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Universality and quantum criticality in quasiperiodic spin chains


Quasiperiodic systems are aperiodic but deterministic, so their critical behavior differs from that of clean systems and disordered ones as well. Quasiperiodic criticality was previously understood only in the special limit where the couplings follow discrete quasiperiodic sequences. Here we consider generic quasiperiodic modulations; we find, remarkably, that for a wide class of spin chains, generic quasiperiodic modulations flow to discrete sequences under a real-space renormalization-group transformation. These discrete sequences are therefore fixed points of a functional renormalization group. This observation allows for an asymptotically exact treatment of the critical points. We use this approach to analyze the quasiperiodic Heisenberg, Ising, and Potts spin chains, as well as a phenomenological model for the quasiperiodic many-body localization transition.


Quenched randomness has dramatic effects on the thermodynamics and response of one-dimensional quantum systems. Infinitesimal randomness can completely change the critical properties of quantum phase transitions, if the correlation length exponent ν violates the Harris criterion ν > 21. This stability criterion follows from requiring that the average detuning δ = g − gc away from criticality be much larger than the detuning fluctuations due to randomness, ~ξ−1/2, with ξ ~ δν the correlation length. For a wide variety of models of quantum magnetism, the resulting random critical points are of the infinite-randomness type, for which asymptotically exact renormalization-group (RG) methods exist2,3,4,5. Many properties of these critical points can be understood by central-limiting arguments that rely on the uncorrelated nature of the disorder potential. Such infinite-randomness fixed points also seem to exist in two dimensions6.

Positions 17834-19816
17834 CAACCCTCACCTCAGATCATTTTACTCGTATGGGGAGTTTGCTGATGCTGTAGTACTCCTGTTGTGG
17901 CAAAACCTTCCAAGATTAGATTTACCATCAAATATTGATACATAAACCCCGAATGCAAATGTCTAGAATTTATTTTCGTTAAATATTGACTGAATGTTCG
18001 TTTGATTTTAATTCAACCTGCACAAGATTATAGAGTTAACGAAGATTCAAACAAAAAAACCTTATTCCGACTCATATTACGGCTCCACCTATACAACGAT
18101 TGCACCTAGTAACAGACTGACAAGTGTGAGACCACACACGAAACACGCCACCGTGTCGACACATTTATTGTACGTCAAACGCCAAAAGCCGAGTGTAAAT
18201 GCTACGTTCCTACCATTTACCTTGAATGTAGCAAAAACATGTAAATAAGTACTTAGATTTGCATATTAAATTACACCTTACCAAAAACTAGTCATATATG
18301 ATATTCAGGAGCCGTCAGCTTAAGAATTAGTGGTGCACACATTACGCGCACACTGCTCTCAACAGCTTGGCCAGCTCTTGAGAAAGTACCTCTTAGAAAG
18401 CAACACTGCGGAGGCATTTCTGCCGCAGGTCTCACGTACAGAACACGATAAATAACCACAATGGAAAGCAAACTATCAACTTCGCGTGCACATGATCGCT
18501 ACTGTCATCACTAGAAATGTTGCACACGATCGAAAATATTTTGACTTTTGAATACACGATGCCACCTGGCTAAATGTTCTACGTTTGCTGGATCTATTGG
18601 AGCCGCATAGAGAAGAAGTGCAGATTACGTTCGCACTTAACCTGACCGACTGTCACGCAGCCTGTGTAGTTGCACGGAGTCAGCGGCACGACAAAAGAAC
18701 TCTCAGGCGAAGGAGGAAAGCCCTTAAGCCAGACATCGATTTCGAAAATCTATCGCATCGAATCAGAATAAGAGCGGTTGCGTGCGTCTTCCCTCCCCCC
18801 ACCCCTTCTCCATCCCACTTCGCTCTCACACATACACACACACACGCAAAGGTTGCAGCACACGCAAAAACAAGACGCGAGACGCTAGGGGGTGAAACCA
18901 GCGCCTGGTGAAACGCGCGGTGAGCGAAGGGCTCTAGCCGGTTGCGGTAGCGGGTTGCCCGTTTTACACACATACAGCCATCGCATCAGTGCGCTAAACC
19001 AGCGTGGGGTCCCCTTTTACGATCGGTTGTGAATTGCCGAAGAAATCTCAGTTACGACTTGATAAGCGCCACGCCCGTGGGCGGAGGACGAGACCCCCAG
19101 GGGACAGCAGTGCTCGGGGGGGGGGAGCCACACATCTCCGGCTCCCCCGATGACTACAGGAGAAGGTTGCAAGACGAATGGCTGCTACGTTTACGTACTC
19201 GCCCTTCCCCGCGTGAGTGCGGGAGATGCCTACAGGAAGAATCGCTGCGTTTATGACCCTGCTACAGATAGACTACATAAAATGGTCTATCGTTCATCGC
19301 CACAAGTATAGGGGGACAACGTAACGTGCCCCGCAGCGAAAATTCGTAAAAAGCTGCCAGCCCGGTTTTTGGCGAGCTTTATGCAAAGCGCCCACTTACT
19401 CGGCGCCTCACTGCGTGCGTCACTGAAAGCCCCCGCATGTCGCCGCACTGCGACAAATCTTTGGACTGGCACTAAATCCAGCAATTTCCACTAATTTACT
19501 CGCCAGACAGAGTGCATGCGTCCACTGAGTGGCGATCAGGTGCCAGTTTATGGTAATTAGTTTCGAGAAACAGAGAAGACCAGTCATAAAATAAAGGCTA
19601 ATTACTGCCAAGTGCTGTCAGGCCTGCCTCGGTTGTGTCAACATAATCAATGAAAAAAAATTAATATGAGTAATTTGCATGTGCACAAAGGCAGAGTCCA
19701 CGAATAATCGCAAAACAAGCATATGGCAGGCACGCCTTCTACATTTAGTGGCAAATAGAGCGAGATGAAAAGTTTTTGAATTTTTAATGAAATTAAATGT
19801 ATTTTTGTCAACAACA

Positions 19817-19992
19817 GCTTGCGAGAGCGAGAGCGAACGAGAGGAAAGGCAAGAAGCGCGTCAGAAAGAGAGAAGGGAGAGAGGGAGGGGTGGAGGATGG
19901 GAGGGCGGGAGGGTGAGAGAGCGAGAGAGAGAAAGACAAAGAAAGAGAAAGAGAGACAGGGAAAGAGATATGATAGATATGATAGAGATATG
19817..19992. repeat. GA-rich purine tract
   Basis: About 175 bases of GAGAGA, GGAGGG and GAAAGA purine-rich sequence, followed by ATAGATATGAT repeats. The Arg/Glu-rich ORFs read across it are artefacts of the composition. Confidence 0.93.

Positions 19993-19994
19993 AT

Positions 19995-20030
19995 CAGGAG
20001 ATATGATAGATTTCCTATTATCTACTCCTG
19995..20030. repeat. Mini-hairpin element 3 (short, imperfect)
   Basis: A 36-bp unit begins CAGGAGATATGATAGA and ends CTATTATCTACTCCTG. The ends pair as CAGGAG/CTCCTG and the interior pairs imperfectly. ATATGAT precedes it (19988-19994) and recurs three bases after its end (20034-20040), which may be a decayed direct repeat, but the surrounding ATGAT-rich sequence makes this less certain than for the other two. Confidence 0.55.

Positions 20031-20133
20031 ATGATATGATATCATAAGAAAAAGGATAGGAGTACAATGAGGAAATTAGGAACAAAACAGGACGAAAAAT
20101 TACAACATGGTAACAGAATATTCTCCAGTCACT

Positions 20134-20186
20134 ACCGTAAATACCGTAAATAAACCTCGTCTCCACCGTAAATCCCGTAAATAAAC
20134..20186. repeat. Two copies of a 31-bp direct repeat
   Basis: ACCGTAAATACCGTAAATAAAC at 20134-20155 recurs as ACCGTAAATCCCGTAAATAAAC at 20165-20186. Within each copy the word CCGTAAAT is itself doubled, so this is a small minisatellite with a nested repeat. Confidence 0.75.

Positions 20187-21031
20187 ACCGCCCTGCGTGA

Many systems of current interest—such as quasicrystals7,8,9, twisted bilayer graphene10,11,12, and cold atoms in bichromatic laser potentials13,14,15,16,17—are inhomogeneous, but with quasiperiodic rather than random modulation of the couplings. Quasiperiodic patterns are deterministic and have long-range spatial correlations: thus the central-limiting arguments that describe random critical points fail in the quasiperiodic case. Clean critical points are more stable to quasiperiodic than to random potentials: the most general stability criterion, due to Luck, is ν ≥ 1 (in one dimension)18. This generalizes the Harris criterion to the case where fluctuations of quasiperiodic potentials cause ~1/L shifts to the detuning over a distance L (in the case of zero wandering constant), instead of the central-limiting behavior ~\(1\!/\!\sqrt L\) of the random case. The Heisenberg and Potts models violate even this weaker criterion, so when their couplings are quasiperiodically modulated they flow to a critical point dominated by the modulation. The study of such quasiperiodic quantum critical points is in its infancy. Unlike random couplings, which are typically drawn independently from some distribution, quasiperiodic couplings vary as some periodic function f(x) of space; we do not yet understand which properties of quasiperiodic critical points depend on the nature of this function but it is clear from single-particle hopping problems that smooth, sharp, and singular variation give rise to different phases and critical points. RG methods so far have been restricted to the simplest type of function, a binary substitution sequence19,20,21,22,23,24,25,26,27. Criticality for generic quasiperiodic modulation has only been addressed very recently for free fermions28,29,30,31.